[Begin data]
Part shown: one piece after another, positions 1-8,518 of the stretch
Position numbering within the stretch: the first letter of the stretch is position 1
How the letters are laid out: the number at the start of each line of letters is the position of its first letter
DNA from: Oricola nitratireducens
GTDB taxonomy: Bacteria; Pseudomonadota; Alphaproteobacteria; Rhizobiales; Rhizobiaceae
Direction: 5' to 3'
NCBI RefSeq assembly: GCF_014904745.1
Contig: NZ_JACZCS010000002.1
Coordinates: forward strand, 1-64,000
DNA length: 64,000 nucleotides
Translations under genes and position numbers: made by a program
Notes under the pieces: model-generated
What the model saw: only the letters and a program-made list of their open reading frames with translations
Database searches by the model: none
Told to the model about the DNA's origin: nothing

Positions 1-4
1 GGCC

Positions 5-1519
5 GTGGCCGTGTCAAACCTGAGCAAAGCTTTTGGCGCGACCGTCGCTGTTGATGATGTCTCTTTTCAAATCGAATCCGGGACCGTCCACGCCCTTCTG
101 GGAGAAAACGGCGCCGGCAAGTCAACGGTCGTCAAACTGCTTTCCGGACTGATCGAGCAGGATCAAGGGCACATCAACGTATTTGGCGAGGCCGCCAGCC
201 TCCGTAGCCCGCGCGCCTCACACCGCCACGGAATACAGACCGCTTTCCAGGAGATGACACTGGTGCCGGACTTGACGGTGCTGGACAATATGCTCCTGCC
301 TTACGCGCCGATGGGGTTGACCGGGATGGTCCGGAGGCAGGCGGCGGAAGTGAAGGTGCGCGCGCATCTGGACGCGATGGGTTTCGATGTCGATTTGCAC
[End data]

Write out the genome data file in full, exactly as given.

Part shown: one piece after another, positions 1-8,518 of the stretch
Position numbering within the stretch: the first letter of the stretch is position 1
How the letters are laid out: the number at the start of each line of letters is the position of its first letter
DNA from: Oricola nitratireducens
GTDB taxonomy: Bacteria; Pseudomonadota; Alphaproteobacteria; Rhizobiales; Rhizobiaceae
Direction: 5' to 3'
NCBI RefSeq assembly: GCF_014904745.1
Contig: NZ_JACZCS010000002.1
Coordinates: forward strand, 1-64,000
DNA length: 64,000 nucleotides
Translations under genes and position numbers: made by a program
Notes under the pieces: model-generated
What the model saw: only the letters and a program-made list of their open reading frames with translations
Database searches by the model: none
Told to the model about the DNA's origin: nothing

Positions 1-4
1 GGCC

Positions 5-1519
5 GTGGCCGTGTCAAACCTGAGCAAAGCTTTTGGCGCGACCGTCGCTGTTGATGATGTCTCTTTTCAAATCGAATCCGGGACCGTCCACGCCCTTCTG
101 GGAGAAAACGGCGCCGGCAAGTCAACGGTCGTCAAACTGCTTTCCGGACTGATCGAGCAGGATCAAGGGCACATCAACGTATTTGGCGAGGCCGCCAGCC
201 TCCGTAGCCCGCGCGCCTCACACCGCCACGGAATACAGACCGCTTTCCAGGAGATGACACTGGTGCCGGACTTGACGGTGCTGGACAATATGCTCCTGCC
301 TTACGCGCCGATGGGGTTGACCGGGATGGTCCGGAGGCAGGCGGCGGAAGTGAAGGTGCGCGCGCATCTGGACGCGATGGGTTTCGATGTCGATTTGCAC